Curly Coated Retriever

Peter Richards
Peter Richards (BVSc, MRCVS, University of Bristol)
 
Photo of adult Curly Coated Retriever

The Curly Coated Retriever, along with the Flat Coated Retriever, is the oldest of the retriever breeds. They were developed in England to recover game birds on land and in the water. As such, they are very active dogs who love to spend time with their owners on outdoor excursions. They are not as effusively friendly as Labrador Retrievers, but still make wonderful companions for families.

Curly Coated Retrievers are easy to train, providing they’re given a regime that compensates for their short attention span. A training program should include excluding undesirable behaviours, such as mouthing, and be energetic enough to exhaust the Curly before they take out it out on your favourite slippers. Although some Curly Coated Retrievers can live into their late teens, the breed is predisposed to some conditions, such as epilepsy and cancer, which lower the average lifespan.

About & History

The exact origins of the Curly Coated Retriever, often called Curlies, is not known. Before the introduction of dog shows, working ability was often prized above appearance. Irrespective of size, colour or coat quality, if the dog brought a duck back, it was a retriever. Of course certain physical traits would have been beneficial for certain kinds of work. It’s thought that the Curly Coated Retriever is a descendant of the Irish Water Spaniel and the now extinct English Water Spaniel. They were originally bred for retrieving upland birds and waterfowl in England. Their distinctive curls, which provide protection from rough vegetation and weather, are the result of cross-breeding with Poodles.

What is certain is that by the mid-1800s the Curly Coated Retriever was a popular breed, making it one of the oldest retriever breeds. Many dog shows began providing separate categories for wavy coated (the ancestors of today’s Flat Coated Retriever) and curly coated retrievers. By 1860, Curly Coated and Wavy Coated Retrievers (now known as Flat Coated Retrievers) were recognised as distinct retriever breeds. Such was the popularity of the Curly Coated Retriever that by the end of the 19th century and start of the 20th, the breed had been exported as far afield as New Zealand and the United States of America. They were an extremely popular gun dog renowned for their swimming ability and soft mouths which delivered game to the hunters without breaking the skin.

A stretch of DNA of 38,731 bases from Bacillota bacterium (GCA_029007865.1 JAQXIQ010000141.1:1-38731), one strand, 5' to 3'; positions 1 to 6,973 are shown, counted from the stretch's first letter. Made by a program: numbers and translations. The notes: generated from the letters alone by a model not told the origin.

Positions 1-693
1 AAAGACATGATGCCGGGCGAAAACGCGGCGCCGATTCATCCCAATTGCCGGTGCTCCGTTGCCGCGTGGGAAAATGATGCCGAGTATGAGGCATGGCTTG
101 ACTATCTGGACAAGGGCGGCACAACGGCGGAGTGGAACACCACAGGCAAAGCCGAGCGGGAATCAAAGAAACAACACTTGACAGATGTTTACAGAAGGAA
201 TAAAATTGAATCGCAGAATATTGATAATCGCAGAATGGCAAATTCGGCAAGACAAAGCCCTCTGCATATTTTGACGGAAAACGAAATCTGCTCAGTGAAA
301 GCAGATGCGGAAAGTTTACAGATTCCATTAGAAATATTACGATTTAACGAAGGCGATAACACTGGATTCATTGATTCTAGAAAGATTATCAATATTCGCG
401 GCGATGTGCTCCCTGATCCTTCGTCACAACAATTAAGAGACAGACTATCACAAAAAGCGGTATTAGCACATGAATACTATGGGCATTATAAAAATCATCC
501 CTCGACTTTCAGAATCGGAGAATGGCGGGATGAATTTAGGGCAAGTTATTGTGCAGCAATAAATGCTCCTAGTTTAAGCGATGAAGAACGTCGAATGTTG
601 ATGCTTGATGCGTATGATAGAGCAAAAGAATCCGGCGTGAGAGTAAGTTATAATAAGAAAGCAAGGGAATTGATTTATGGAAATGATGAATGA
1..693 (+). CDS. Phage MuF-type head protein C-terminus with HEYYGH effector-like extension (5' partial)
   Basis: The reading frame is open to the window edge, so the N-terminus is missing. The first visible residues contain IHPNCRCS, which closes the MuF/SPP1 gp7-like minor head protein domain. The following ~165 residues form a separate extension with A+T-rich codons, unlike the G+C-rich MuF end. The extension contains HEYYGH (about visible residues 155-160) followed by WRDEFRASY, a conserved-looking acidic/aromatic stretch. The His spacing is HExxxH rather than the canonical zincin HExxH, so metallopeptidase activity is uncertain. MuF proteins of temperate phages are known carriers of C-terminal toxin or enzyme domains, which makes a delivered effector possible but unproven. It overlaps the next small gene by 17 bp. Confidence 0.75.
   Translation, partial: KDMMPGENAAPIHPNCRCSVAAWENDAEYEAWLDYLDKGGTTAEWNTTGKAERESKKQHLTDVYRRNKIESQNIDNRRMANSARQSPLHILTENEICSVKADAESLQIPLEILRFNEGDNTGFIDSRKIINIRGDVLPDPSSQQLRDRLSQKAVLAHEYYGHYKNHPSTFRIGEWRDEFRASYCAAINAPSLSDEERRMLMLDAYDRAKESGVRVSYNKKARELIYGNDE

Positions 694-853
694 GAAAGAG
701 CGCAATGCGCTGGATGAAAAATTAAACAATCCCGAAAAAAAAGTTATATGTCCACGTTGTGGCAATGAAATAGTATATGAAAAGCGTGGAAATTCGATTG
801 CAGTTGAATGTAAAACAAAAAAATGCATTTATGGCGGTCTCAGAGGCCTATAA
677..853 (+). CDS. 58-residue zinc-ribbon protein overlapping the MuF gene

Despite their initial popularity, the Curly Coated Retriever now has the smallest population of any retriever breed.

Appearance

Curly Coated Retriever Large Photo

Curly Coated Retrievers are strong and robust dogs. They are large, standing at 64 to 69cm at the withers although females are slightly smaller at 58 to 68cm. They have wedge-shaped heads with hazel or brown eyes. Their ears, which hang down, are relatively small. Their limbs are straight and well muscled, typical of dogs bred for swimming. Male dogs tend to have more muscle mass, giving them a greater mature weight (32-41kg) than females (23-32kg). They have deep chests and a slight tuck at the abdomen.

The most distinctive feature of a Curly Coated Retriever is, of course, their curly coat. The curls are tight and dense, lying flat against the skin. The curls tend to be more open on the ears as the coat straightens towards the face and forehead. Longer, straight hair may also be present on the abdomen and limbs. The coat can come in two colours – black and liver – which match the colour of the nose.

Character & Temperament

Curly Coated Retrievers are family dogs. They are happy, playful dogs who love to swim and play with children. It might be wise to supervise smaller children and young Curly Coated Retrievers, as they tend to be quite rough when playing. In line with their retrieving background, their favourite pastime is fetch, especially if this involves water. Curly Coated Retrievers are active dogs and when their needs are not met, they can become destructive.

A retriever’s work involves picking things up and carrying them. A Curly Coated Retriever will bring this trait to a domestic setting, so if you value your slippers, toys, pillows (or anything that fits in a Curly’s mouth) they should be kept away. If you’re planning on leaving them alone, they should be exercised first and left with their own chew toys to avoid temptation. This breed is particularly suited to puzzle toys that dispense food.

Overall, the Curly Coated Retriever is a loyal dog who loves to spend time with the family. They are affectionate dogs who make good companions for those with the time and energy to provide them with enough exercise.

Trainability

Photo of Curly Coated Retriever puppy